some of the GTLD servers out there. If you want to test it with a fake
    forwarder, choose a private IP that is not being used, or 1.1.1.1.

    I understand what you are saying, but I've found that it still works. I
    think the setting is ignored and that would be something in the executable,
    and not in the reg that makes it work. I am not a programming engineer to
    dig deeper into the exe, and would have to escalate this further. However,
    this is the first I've heard of this in the private and public forums, and I
    don;t have a real answer other than what I'm surmizing about the executable.

    Also, I did not test it with a fake forwarder.
    I'm not trying to skirt around the terminology, but in the old 2003
    setting, the wording didn't make sense to many, but it simply is a tick box
    to use or not use the Roots. However, it will use the Roots if no forwarders
    are present, otherwise it cannot do it' job to resolve names, and therefore
    still works anyway, probably sometihng in the exe hardcoded to perform
    resolution when tehre is a confilicting setting, such as what you've found.
    The only time this didn;t work is if you created a Root zone under the FLZ,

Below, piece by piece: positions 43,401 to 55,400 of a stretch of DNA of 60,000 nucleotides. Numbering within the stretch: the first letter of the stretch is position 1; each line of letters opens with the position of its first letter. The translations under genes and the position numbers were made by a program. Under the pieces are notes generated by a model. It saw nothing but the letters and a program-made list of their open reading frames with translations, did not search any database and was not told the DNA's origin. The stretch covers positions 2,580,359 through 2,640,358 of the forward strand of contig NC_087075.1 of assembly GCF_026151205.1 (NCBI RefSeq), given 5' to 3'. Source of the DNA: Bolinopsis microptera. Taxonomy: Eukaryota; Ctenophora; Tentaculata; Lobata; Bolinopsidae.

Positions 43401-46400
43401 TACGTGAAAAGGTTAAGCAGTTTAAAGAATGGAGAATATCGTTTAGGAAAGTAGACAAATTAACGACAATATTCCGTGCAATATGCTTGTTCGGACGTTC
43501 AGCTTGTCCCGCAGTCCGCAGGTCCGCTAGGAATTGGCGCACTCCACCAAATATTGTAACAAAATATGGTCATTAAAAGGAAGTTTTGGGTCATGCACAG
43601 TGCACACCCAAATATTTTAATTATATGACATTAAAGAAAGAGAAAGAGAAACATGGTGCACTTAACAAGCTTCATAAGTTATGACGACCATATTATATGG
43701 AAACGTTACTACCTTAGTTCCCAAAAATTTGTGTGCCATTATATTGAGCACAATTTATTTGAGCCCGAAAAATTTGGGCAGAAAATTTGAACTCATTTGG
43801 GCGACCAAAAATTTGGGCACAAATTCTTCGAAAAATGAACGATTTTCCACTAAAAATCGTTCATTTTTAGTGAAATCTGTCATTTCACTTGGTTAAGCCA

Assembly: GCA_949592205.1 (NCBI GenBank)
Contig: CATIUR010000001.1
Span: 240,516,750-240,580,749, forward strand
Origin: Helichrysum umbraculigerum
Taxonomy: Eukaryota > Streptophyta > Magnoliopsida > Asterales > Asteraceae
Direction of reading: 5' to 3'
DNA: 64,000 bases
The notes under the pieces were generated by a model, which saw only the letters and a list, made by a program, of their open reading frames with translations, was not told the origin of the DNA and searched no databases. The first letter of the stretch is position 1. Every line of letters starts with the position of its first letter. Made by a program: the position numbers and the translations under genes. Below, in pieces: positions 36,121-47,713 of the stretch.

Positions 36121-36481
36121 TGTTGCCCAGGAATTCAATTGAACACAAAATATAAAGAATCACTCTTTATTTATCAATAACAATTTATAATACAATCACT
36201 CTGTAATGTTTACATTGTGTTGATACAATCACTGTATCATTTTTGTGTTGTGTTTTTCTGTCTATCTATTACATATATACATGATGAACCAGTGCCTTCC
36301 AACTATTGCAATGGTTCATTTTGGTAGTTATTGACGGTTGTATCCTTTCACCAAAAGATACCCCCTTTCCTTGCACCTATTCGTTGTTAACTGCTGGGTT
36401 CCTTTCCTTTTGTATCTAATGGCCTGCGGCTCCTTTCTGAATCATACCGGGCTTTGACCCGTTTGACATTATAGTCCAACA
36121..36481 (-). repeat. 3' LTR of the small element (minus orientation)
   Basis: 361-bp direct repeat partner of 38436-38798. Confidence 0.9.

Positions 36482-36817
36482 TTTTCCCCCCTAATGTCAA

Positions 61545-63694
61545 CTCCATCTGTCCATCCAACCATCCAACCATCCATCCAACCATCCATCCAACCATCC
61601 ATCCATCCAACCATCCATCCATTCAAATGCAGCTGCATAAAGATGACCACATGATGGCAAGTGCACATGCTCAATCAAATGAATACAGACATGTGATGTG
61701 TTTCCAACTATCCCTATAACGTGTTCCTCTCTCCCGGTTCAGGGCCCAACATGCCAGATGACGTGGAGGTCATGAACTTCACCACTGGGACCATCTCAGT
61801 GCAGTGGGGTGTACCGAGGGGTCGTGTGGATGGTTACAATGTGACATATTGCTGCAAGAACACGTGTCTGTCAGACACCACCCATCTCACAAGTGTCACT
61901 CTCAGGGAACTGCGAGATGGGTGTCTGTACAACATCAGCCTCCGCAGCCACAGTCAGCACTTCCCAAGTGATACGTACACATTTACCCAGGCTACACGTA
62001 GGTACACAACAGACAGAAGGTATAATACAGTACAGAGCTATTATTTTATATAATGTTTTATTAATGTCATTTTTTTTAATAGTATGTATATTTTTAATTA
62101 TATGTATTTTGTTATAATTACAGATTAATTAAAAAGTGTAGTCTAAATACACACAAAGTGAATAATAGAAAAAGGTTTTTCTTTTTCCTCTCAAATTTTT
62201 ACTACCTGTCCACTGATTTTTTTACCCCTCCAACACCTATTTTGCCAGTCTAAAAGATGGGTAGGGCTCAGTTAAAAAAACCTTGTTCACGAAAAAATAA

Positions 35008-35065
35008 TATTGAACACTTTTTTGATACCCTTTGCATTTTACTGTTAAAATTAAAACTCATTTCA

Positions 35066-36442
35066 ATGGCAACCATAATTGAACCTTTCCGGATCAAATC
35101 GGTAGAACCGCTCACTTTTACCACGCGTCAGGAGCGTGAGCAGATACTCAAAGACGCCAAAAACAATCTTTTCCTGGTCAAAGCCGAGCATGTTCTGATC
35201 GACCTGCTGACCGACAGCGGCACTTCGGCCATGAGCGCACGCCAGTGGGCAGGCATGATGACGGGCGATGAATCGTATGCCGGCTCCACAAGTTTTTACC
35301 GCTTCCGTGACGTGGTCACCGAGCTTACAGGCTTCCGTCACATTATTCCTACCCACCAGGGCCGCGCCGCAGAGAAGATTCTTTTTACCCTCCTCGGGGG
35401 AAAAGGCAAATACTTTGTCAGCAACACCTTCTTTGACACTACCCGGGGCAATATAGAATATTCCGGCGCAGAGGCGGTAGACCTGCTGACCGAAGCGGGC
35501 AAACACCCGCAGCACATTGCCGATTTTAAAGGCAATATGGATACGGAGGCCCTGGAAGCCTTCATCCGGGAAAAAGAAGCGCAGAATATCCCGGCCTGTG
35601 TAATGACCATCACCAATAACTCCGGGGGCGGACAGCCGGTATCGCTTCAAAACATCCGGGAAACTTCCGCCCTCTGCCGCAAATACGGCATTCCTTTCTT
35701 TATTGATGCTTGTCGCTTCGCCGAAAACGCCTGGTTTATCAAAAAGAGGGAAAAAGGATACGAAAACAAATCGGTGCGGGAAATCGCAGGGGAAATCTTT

whereas it then thinks it is a Root server and the Roots will totally gray
    out.

    What I can probably suggest is to delete the Roots and retry your test with
    a fake forwarder. Don't worry about deletign the Roots, you can always get
    them back by reloading them from an existing server, such as 4.2.2.2.

    Ace
     
    Ace Fekay [Microsoft Certified Trainer], Apr 13, 2009
    #8
  9. Hi Ace,

    I think once again we have completely crossed our wires. :)

    Do this test:

    1. Enter a fake forwarder on the forwarding tab.
    2. Tick the "Use root hints if no forwarders available" option
    3. Try and do a DNS query.

    It fails. The DNS server tries to talk to the fake forwarder, which isn't
    there. The DNS server does NOT use the root hints. Instead, it just fails.